A Complete Guide to Reusing Plastic Bottles

reusing plastic bottles
Dr. Geoffrey Harris, MD

You aren’t supposed to reuse the plastic bottles that water and soda come in. These bottles, which typically have a plastic identification code (PIC) of 1, are usually made from a plastic called polyethylene terephthalate, PET, or PETE. PET can be difficult to clean and is somewhat porous. Bacteria can easily grow on the surface of PET containers, especially after it is covered with film from our lips and backwash. While PET is rather durable, it can begin to degrade, particularly after being exposed to heat, sunlight, or prolonged use.

Furthermore, chemicals that are used in producing plastics can migrate into foods or liquids during use. Some types of plastic (PIC #3, #6, and #7) are more likely to release harmful chemicals, while others (#2, #4, and #5) are more durable and able to stand up to repeated use. When used correctly, the amount of chemicals that leach from any plastic is minimal. However, when plastics are used incorrectly, higher levels of chemicals can be released.

That said, it is the appropriate use of plastic containers that I want to focus on.

Generally, safe, reusable plastic containers should have a #2, #4 or #5. Recycle these containers when the plastic cracks, scuffs, scratches, or becomes cloudy or discolored. These containers are not designed to last forever and need to be replaced over time. Finally, avoid exposing these containers to excessive heat or sunlight.

Tips for Using Plastic Containers

Do not reuse commercial soda or water bottles. They are designed for one time use and should not be refilled. As I mentioned, our lips leave a film on the bottle that bacteria can thrive in, and the narrow neck makes the bottle difficult to clean. If the water or soda in the container has a plastic taste or smell, then the plastic has begun to degrade, and the container should be recycled. Ultraviolet light from the sun, excessive heat, and pressure can speed up the degradation process.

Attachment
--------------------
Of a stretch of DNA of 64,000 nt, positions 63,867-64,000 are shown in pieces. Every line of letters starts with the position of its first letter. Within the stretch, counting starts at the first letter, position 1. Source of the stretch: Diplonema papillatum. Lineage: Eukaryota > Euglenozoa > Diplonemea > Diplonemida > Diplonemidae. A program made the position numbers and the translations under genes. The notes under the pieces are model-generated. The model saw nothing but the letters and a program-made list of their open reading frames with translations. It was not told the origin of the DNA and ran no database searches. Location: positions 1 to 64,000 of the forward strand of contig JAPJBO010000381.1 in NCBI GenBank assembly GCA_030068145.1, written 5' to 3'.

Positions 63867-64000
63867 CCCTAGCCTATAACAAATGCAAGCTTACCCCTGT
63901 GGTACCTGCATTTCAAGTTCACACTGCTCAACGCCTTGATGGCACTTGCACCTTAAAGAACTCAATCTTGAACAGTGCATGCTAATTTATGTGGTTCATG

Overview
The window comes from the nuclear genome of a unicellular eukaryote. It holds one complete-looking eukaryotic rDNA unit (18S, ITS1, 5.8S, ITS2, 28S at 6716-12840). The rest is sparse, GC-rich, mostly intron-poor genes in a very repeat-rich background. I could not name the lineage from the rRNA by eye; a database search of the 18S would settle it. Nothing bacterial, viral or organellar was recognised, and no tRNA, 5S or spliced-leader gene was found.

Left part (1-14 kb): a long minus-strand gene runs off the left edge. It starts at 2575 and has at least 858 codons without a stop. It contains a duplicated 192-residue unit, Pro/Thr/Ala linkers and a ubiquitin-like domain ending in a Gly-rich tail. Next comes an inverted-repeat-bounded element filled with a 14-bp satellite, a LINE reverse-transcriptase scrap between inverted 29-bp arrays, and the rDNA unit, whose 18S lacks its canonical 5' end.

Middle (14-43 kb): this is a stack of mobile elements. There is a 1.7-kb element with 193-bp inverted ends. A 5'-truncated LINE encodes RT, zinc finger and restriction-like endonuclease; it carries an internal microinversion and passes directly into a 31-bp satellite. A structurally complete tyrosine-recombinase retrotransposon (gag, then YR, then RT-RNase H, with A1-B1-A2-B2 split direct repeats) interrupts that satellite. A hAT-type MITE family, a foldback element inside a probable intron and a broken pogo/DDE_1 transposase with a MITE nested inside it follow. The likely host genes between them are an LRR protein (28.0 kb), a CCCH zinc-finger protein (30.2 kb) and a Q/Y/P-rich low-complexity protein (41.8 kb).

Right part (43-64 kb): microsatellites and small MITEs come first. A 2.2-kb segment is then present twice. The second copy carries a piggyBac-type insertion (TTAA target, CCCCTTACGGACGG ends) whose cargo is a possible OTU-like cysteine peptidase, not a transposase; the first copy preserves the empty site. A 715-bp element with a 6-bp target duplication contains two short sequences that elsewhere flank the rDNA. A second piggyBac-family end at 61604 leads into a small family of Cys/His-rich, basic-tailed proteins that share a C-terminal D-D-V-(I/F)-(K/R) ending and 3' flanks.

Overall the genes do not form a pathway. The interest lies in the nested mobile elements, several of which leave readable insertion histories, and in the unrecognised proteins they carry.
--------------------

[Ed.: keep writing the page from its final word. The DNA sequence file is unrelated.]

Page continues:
If you use Lexan or polycarbonate bottles (#7) while hiking, do not fill them with hot liquids. Clean with a mild detergent in warm water. Do not use hot water, harsh detergents, or bleach on a polycarbonate container. If you want to carry hot liquids like soup, tea, or coffee, get a double-walled stainless steel thermos or travel mug.

If you are someone who likes to have a reusable water bottle that you can refill, choose a stainless steel container. An aluminum bottle is okay if it has an interior enamel liner. You can also get a stainless steel travel mug with a stainless steel interior. A porcelain or glass mug is also a great way to drink water throughout your day.

Polycarbonate baby bottles are probably okay with cool liquids, but if you are giving your baby warm formula then look for bisphenol A-free bottles, which are available at most retailers.

Do not use plastic containers in a microwave oven or conventional oven unless the container specifically indicates it is suitable for this purpose.

Do not defrost meat on the plastic container that comes from the grocery. Remove the frozen meat from the container and place on a microwave safe container before defrosting.

Once a kitchenware plastic container becomes cracked, cloudy, or scratched, recycle it and get a new container.

Once a plastic container has been used to store detergents, chemicals, or non-food items, it should not be used to store food.

Take-away food containers are designed for one time use and should be recycled after use and not reused for storing food.

Remember, the best way to avoid harmful chemicals from plastics is to minimize your usage of plastic. Slowly replace your plastic storage containers and reusable water bottles with stainless steel, glass, or ceramic containers. Avoid aluminum unless it has an interior, enamel coating to prevent aluminum from leaching into your food or water.

3 Last Things to Think About

Water from water coolers is generally stored in large polycarbonate containers. Unfortunately, we don’t often know how those containers are stored, cleaned, or treated. Furthermore, those containers are reused numerous times. Filtered tap water from home is probably safer if you are trying to avoid chemicals from plastics.

Water from commercial water bottles does not have to meet the same requirements that municipal tap water must meet. Bottled water is not controlled by the EPA, which requires tap water to be thoroughly tested and controlled. The water in your water bottle doesn’t have to meet these stringent guidelines.

Finally, the environmental effect of bottled water is enormous. The plastic is manufactured from crude oil and the used containers take up a large amount of space in our landfills. When these bottles are appropriately recycled, they cannot be used to create new water bottles. The plastic is not safe enough to be used for food containers and is typically used to make plastic parking stops, park benches, or synthetic clothing like fleece. It is also frequently recycled through incineration. The most environmentally friendly approach to getting your 8 to 10 glasses of water everyday is to drink tap water or filtered tap water from a reusable glass, ceramic, or stainless steel container.

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